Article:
So at last Sir Walter Raleigh was free to leave the dark, dreary Tower and walk along the London streets in the sunshine of a bright winter day. He had been a strong man when the Tower gates had closed behind him twelve years before; now as he walked through London, looking curiously at the many changes in the well-known streets and buildings, he looked old and worn. He had suffered so much in his damp prison from the want of fresh air and exercise that he would never be strong again. His hair was snow-white, but his dark eyes still flashed with life and spirit.

Walter, Raleigh's eldest son, was now a brave young man, and his father made him captain of his own ship, the Destiny, which had just been built.

Every penny of the money which Lady Raleigh still had left was spent in fitting out the ships. Many other people gave money too to help in this exciting search for gold.

In the spring-time twelve ships set sail from Plymouth Bay. The weather was wild and stormy, and for many weeks the ships had to shelter in a bay on the Irish coast. A great sickness came amongst the crews and many of the best men died.

When at last they sighted the shores of Guiana, Sir Walter himself was too ill to leave his cabin for several days. In all the years that had passed by, the faithful Indians had never forgotten the great English chief who had treated them so kindly. Year by year they had looked for his coming, for he had promised to come again.

They flocked to the shore to welcome him, bringing many gifts. One of the chiefs, whom Raleigh called Harry, had spent two years in England, and had stayed in the Tower with his beloved master. He had gone back to Guiana, thinking he would never see Sir Walter again, and now his joy knew no bounds.

Raleigh was carried ashore, and his old Indian friends came in crowds to see him as he lay in his tent.

Suddenly a tall, fine-looking Indian pushed eagerly through the others, and knelt at Sir Walter's feet with an offering of Indian bread. His skin, though burnt brown with the sun, seemed fairer than that of the other Indians. He poured forth a stream of Indian talk mixed with broken words of English. What was Raleigh's joy to find that this was Hugh Goodwin, the English boy he had left with the Indians twenty-two years before! He was now a great man in his tribe, and had almost forgotten how to speak English.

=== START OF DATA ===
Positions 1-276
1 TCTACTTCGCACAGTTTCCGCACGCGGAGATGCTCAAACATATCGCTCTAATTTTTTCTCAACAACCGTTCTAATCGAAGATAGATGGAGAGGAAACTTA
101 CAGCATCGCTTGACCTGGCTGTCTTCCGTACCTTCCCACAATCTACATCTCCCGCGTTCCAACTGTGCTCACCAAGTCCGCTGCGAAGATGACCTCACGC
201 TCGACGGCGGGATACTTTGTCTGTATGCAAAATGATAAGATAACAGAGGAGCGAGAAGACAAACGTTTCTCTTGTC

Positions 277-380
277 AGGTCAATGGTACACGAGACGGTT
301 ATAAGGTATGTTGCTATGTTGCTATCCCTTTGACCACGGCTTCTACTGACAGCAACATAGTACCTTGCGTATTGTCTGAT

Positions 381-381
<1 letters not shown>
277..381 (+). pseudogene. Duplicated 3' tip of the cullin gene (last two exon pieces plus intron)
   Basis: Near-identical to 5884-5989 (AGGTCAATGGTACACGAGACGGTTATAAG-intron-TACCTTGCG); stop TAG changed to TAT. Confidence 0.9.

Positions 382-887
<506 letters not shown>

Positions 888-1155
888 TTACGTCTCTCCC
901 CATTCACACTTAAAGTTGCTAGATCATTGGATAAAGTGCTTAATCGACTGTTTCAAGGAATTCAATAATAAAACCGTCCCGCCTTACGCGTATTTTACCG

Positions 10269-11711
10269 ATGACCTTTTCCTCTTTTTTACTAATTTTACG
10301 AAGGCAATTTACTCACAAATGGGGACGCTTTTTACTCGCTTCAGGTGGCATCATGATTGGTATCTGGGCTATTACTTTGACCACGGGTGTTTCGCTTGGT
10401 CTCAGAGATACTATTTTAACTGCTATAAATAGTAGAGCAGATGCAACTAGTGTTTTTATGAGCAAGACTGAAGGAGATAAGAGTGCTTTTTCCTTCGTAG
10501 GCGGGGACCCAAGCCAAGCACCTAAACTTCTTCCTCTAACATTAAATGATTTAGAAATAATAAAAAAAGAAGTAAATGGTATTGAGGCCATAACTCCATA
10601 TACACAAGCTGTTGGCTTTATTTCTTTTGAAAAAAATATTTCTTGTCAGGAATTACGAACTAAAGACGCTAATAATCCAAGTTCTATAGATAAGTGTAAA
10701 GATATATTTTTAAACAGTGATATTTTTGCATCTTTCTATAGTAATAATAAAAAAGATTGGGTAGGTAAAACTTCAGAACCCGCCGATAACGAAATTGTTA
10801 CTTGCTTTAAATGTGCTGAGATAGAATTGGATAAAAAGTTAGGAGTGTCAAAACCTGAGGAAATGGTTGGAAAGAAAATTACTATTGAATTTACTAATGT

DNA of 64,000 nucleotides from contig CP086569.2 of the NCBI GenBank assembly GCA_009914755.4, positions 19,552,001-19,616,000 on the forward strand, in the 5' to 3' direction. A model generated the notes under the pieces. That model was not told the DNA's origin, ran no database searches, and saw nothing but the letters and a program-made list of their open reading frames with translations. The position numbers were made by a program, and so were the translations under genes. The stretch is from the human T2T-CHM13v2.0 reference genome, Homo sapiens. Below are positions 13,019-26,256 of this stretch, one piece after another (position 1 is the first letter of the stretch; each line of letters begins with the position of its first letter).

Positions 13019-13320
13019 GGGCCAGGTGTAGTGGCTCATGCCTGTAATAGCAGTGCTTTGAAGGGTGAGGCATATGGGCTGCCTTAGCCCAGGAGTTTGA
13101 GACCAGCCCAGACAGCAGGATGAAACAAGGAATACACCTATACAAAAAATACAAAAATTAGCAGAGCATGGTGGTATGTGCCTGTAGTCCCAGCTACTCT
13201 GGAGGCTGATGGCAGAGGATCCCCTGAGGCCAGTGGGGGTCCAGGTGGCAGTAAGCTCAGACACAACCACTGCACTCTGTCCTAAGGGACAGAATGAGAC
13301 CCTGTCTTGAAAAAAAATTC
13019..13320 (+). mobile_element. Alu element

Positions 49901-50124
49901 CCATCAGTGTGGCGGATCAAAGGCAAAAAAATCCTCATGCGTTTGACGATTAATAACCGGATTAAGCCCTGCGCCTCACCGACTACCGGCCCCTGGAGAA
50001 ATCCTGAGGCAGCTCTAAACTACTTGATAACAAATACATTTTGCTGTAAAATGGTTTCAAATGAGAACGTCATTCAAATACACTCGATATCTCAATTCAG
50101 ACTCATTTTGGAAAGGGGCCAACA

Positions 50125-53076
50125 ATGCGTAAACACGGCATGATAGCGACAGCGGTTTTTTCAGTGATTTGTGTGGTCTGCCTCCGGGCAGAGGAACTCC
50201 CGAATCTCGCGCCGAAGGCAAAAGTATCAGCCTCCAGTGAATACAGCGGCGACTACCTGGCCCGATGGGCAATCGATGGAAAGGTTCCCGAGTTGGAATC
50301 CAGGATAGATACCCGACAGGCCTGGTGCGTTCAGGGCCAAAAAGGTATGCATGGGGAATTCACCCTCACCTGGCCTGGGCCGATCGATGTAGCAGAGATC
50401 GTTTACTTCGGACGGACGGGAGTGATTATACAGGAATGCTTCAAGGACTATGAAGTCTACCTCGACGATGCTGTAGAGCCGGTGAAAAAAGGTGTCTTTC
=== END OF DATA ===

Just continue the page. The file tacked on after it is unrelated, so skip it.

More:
This time Raleigh was too ill to make the dangerous river voyage himself. He had to stay at the mouth of the river with the large ships. He gave the command to a brave and faithful captain who had been with him in all the perils of his first voyage to Guiana, and who knew where the mine was. Young Walter Raleigh, his gallant son, was to share the command.

Raleigh gave them a month's provisions, and told them they were not to fight with any Spaniards except in self-defence.

For many days they toiled up the Orinoco River. As they drew near to the place where they expected to find the mine, they saw to their horror a new Spanish village. It was New Year's morning, and they decided to land and rest for that day, while they made up their minds what to do.

But the Spaniards, who had been warned of their coming, had laid an ambush. At dead of night, as the English lay sleeping on the river-bank, the Spaniards rushed down upon them from a hill and fiercely attacked them.

The Englishmen were so taken by surprise that they would all have been broken and cut to pieces had not their valiant captains roused them and led them on. As it was, they fought with such fury that the Spaniards were driven back. The Englishmen followed; but a new force of Spaniards came from the village to help their comrades.

For a moment it seemed as if the English would be beaten. But young Raleigh, calling to his men to follow, dashed on, and fearlessly charged the enemy. In the short but deadly hand-to-hand fight he killed the Spanish leader. He was wounded himself, but still fought on, bleeding as he was. At last he was struck down, wounded to death. With his last breath he cried to his men, "Go on!"

But even though their brave young leader had fallen, the English gained the victory and captured the village. The next day they carried his body to the little village church. All his men followed, and with the music of muffled drums they buried him there in that lonely foreign land.

The captain soon found that it was impossible to get to the mine. The men were very different from the brave Devon sailors whom Raleigh had commanded in the old days. And the Spaniards, who were hiding in the woods, sprang upon them at every turn.

At last the captain gave the word to return. So with heavy hearts they rowed back down the great river to tell Sir Walter the terrible news of their failure.

When Raleigh heard the miserable story he was almost mad with grief. His gallant son was dead! His men had come back without the gold. They had fought with the Spaniards, which meant certain death when he returned to England. No wonder, then, that he turned on the faithful captain with bitter words of anger. The poor man tried to tell him that he had done his best, but Raleigh would listen to no excuse.